• Consider ideas which may help you such as practical and reasonable adjustments so that you are ready to suggest these to your manager - e.g. if hot flushes are an issue can you move nearer a window or get a desk fan. Try to be flexible and put forward different ideas/solutions. It might also be worthwhile talking about the duration of any adjustments. If you are seeking medical help, it may be that some of your symptoms will be alleviated with medication.
  • Ask for regular reviews to be set up so that you and your manager can discuss your health and wellbeing on a regular basis.

Workplace advice

Guidance from the Faculty of Occupational Medicine of the Royal College of Physicians suggests the following:

  • Find out more about the menopause from available sources of information
  • See your GP for advice on available treatment options.
  • Discuss your practical needs with your line manager, HR or another manager you feel comfortable talking to.
  • Use technology where this is helpful, e.g. for reminders or note taking.
  • If those you work with are supportive, this can make a big difference. Talk about your symptoms and solutions with colleagues, particularly those who are also experiencing symptoms, use humour to deflect embarrassment, and work out your preferred coping strategies and working patterns.
  • Avoid hot flush triggers (such as hot food and drinks) especially before presentations or meetings.
  • Consider relaxation techniques such as mindfulness and other potentially helpful techniques such as cognitive behavioural therapy, as these can help reduce the impact of symptoms.
  • Consider lifestyle changes such as weight reduction, smoking cessation and exercise.

Support from OH

If you think that adjustments to your work may be necessary, ask your manager to refer you to the occupational health service to discuss support and possible work adjustments. If you cannot discuss with your manager you can speak to occupational health over the phone to seek initial advice, obviously without your manager’s knowledge some of the support might be limited.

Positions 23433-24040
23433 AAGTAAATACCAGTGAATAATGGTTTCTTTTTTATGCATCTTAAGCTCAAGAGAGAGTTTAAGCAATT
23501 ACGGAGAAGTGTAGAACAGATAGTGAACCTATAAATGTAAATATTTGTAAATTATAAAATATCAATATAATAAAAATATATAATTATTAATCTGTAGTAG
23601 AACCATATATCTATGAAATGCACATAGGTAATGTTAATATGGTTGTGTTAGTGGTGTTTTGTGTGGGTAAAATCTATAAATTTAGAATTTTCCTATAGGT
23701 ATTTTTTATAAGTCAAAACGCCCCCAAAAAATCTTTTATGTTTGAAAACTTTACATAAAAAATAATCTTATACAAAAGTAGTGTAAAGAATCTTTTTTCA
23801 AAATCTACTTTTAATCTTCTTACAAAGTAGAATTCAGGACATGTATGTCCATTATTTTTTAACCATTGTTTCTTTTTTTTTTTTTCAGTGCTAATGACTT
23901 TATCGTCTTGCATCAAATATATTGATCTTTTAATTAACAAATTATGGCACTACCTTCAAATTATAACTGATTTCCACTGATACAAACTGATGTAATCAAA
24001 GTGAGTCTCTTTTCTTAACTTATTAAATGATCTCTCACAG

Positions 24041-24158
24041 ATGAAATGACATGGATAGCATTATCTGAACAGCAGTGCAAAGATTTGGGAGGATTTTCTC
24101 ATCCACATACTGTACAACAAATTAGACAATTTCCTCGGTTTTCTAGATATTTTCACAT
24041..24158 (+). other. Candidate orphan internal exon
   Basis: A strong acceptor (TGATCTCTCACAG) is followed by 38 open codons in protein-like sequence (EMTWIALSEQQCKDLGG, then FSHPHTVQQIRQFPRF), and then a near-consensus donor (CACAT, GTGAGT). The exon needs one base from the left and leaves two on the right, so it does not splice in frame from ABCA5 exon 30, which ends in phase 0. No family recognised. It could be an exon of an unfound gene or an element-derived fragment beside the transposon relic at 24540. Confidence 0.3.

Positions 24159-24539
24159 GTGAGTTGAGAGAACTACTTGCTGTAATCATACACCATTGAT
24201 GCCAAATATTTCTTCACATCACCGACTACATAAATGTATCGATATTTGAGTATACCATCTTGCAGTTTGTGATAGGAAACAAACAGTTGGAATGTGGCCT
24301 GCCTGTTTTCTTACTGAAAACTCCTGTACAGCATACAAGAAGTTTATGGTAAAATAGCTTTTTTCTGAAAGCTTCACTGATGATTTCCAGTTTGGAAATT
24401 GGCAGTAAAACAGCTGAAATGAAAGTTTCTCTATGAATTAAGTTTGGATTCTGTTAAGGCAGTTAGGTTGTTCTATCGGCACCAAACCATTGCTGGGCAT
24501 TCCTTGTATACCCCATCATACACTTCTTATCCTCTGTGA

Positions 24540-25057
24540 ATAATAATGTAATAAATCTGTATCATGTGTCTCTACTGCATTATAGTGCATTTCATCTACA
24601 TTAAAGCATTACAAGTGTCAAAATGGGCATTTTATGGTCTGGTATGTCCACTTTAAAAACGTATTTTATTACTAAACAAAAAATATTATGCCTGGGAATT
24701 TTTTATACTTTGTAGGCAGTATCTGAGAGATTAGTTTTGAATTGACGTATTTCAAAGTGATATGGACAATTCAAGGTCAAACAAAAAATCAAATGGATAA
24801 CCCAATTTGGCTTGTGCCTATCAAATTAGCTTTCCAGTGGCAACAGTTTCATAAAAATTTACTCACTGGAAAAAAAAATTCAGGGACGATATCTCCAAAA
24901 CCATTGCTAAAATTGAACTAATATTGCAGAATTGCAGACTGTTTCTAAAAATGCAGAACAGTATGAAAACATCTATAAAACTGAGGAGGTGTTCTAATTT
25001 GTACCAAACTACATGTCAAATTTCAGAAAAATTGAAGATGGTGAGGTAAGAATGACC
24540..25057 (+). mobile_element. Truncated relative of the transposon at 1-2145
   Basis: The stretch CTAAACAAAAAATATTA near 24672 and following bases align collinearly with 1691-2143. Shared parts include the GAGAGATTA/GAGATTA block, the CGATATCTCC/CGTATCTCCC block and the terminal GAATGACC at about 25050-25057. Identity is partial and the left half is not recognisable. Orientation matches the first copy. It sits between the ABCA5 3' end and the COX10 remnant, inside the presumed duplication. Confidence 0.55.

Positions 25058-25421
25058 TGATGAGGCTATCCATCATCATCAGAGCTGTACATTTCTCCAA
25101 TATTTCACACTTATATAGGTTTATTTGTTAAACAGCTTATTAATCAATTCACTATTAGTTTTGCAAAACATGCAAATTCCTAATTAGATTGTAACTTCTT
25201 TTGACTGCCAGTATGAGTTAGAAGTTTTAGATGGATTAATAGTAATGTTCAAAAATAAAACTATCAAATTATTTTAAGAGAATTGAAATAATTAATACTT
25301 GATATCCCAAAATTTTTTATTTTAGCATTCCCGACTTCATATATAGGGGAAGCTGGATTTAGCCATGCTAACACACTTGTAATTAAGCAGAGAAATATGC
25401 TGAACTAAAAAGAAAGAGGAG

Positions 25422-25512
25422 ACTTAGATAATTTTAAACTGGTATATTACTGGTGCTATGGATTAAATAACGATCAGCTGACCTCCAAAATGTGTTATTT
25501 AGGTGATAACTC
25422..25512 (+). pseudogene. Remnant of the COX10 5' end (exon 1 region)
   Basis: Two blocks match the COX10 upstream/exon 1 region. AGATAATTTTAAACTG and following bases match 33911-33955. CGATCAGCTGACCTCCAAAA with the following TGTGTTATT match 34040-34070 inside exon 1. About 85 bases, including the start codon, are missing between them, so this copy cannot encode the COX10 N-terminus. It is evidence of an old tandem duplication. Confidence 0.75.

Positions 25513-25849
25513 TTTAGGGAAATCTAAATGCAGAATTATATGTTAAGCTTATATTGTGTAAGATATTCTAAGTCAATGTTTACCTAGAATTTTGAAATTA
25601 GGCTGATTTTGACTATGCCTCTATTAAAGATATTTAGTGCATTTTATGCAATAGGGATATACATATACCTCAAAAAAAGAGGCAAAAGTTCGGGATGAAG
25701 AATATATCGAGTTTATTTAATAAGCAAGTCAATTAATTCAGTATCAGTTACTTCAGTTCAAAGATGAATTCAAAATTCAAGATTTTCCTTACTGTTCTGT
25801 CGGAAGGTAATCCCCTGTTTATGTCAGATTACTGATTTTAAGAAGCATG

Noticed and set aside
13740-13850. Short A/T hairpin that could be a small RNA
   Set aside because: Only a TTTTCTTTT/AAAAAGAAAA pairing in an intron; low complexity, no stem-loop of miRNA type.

When staff are referred to occupational health they will carry out a holistic assessment as to whether or not menopause may be contributing to symptoms or impacting on their wellbeing, Advice and guidance will be given in line with up-to-date research. They will provide support and advice to HR and line managers in determining and agreeing reasonable adjustments, if required. They will signpost to appropriate sources of help and advice where appropriate.

Support from the Employee Assistance Programme (Spectrum Life)

Staff can seek advice and support from Spectrum Life 24/7. They also provide on-line information on aspects such as low mood, self-esteem, relaxation.

Other support for Staff

The University already has a wealth of support available. There is the wellbeing assessment tool and wellbeing maps for all three campuses. The wellbeing maps mark showers on all campuses as well activities to support wellbeing. There is also a staff wellbeing presence on Twitter, Facebook and Instagram which are all regularly updated with events.

Flexible working - It might be relevant to think about how you can adjust your working pattern or times for a temporary basis. Please note that staff in professional service roles may already have access to flexi-time which can be used.

Buying additional annual leave – if you think having some more leave might help support you during this time.

Career break – would it help to consider a break from the work environment for a period of time? If so have a look at the career break scheme.

Learn smart has lots of online advice for staff and managers including sleep top tips, how to have difficult conversations, coaching conversations, wellbeing checklists and much more.


At the last Menopause Cafe several books were recommended by Louise and other participants. You may wish to have a look at these. if you have any others you would like us to add please share them with us at the next cafe.

Ageing books

The Happiness Curve – Jonathan Rauch

Bolder – Carl Honore

The Age Well Project -

Menopause books

Managing Hot flushes – Myra Hunter and Melanie Smith

Menopause – Deborah Garlick

Menopause: All you need to know in one concise manual - Dr Louise Newson

We also discussed mindfulness resources;


The Oxford MBCT App – a mindfulness app available for IOS

Mindful meditation sessions on Mondays – University Staff wellbeing